And, while the likes of Tynecastle or Easter Road might have been a more suitable venue for both games, the option to permanently tour Scotland around club stadiums has already been discounted.

Hampden’s bid should be unaffected, no matter how many stream through the turnstiles on Monday.

McLeish should stick to his principles against Albania

Anyone convinced that Scotland should pass out from the back prior to last night’s match would have been forgiven for changing their minds by full time.

Alex McLeish is determined that his team will build from the base and with ball-playing defenders like Charlie Mulgrew and Kieran Tierney in place, he set out his stall against Belgium. Unfortunately for the Scotland manager - and any one else who agrees with the approach - his side were undone by mistakes which came directly from this ethos.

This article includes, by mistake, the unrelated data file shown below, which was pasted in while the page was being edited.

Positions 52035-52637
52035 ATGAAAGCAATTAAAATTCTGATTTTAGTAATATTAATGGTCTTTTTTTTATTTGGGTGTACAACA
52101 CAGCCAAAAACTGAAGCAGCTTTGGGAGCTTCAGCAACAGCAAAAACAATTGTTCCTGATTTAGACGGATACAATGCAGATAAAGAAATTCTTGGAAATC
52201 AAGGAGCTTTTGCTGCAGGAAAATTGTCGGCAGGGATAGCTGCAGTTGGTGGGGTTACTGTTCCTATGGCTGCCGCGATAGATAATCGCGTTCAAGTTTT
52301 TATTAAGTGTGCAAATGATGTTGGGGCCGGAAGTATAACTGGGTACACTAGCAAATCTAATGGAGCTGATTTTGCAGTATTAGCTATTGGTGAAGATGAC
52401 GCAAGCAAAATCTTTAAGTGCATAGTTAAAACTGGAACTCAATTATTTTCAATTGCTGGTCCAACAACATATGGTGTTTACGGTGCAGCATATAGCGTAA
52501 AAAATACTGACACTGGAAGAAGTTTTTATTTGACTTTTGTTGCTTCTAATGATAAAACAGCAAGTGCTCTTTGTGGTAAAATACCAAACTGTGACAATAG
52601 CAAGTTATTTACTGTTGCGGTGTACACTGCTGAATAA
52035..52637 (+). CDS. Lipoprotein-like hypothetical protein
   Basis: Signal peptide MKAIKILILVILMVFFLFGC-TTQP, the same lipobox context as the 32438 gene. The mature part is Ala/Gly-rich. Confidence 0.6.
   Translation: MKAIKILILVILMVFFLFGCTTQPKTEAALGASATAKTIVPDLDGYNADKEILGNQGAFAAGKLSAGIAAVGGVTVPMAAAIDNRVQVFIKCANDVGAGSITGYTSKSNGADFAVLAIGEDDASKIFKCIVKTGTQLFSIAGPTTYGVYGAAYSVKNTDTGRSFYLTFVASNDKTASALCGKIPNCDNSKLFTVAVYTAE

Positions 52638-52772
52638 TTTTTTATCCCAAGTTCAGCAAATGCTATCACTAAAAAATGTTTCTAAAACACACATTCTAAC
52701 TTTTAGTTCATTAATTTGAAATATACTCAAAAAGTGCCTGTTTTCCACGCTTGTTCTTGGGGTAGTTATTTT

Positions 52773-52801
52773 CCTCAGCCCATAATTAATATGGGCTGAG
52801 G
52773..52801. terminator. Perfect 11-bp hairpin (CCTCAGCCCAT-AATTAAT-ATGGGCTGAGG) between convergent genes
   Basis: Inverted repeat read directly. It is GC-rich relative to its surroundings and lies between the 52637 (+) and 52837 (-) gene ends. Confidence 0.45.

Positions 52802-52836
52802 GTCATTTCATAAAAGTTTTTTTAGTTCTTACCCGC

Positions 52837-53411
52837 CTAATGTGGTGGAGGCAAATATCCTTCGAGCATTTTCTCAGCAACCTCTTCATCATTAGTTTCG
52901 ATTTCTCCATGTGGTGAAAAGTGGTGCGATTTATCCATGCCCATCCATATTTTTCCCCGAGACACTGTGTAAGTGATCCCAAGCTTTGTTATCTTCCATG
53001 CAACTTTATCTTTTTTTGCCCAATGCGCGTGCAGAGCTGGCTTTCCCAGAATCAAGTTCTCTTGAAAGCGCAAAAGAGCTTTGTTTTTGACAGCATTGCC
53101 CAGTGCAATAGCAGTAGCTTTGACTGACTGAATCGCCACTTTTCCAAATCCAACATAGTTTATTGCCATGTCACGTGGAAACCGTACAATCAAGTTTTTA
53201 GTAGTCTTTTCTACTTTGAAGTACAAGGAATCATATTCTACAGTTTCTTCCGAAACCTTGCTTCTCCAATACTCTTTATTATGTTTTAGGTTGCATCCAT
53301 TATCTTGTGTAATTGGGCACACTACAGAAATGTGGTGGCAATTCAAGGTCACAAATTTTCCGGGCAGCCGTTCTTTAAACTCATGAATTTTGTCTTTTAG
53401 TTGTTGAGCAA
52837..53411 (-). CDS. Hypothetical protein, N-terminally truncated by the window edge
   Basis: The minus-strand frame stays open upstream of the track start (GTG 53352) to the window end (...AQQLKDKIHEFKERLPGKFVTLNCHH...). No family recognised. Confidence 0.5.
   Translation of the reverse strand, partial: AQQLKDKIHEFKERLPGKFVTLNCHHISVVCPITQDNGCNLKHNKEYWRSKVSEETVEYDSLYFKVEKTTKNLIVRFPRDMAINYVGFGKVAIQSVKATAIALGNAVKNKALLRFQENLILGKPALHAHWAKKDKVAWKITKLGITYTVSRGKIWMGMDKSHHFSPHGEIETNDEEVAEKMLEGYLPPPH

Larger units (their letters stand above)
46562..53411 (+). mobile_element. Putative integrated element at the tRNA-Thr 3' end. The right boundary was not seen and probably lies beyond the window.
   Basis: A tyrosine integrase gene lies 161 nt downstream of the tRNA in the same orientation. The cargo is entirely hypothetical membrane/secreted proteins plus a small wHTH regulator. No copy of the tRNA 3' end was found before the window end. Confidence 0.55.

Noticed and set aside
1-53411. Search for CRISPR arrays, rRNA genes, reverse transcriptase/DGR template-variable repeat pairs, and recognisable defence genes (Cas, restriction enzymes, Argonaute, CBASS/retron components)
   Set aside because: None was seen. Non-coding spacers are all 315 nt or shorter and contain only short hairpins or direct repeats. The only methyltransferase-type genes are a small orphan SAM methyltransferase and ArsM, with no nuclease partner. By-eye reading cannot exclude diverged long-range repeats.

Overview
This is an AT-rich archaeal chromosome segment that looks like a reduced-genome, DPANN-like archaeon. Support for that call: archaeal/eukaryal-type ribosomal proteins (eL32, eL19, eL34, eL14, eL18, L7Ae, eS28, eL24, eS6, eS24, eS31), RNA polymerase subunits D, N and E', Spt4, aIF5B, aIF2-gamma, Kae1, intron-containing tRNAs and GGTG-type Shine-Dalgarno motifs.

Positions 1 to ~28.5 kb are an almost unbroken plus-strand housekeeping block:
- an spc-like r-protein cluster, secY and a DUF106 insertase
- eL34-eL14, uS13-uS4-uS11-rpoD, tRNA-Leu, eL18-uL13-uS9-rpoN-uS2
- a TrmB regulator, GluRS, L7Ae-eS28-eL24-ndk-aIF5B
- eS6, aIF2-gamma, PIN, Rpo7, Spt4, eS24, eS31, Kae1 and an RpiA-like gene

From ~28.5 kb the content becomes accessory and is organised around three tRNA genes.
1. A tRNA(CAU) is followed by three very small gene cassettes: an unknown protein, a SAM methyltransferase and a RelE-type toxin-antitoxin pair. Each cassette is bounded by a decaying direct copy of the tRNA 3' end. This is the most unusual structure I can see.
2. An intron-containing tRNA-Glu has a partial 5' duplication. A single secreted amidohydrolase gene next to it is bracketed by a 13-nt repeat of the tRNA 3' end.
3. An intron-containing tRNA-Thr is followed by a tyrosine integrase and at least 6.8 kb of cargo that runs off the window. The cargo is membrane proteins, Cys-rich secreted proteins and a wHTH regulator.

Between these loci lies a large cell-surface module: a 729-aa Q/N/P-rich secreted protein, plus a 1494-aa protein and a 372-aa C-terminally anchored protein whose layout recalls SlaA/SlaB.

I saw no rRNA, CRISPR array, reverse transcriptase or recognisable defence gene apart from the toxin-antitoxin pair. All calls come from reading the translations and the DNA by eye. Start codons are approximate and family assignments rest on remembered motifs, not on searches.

First, Craig Gordon put John McGinn under pressure on the edge of the box and, with the Aston Villa man failing to sense danger from behind, had his pocket picked, from which Romelu Lukuku ultimately scored. Into the second half, Mulgrew’s lazy pass into midfield was intercepted as Mitchy Batshuayi scored his first and Belgium’s third.

Despite the problems, there were signs it could work. Scotland were smart in possession in the early stages and built confidently through midfield and into Belgian territory. Without much height in the side, possession football allows Scotland an element of control and helps create space for talented players such as McGinn, Armstrong and Snodgrass.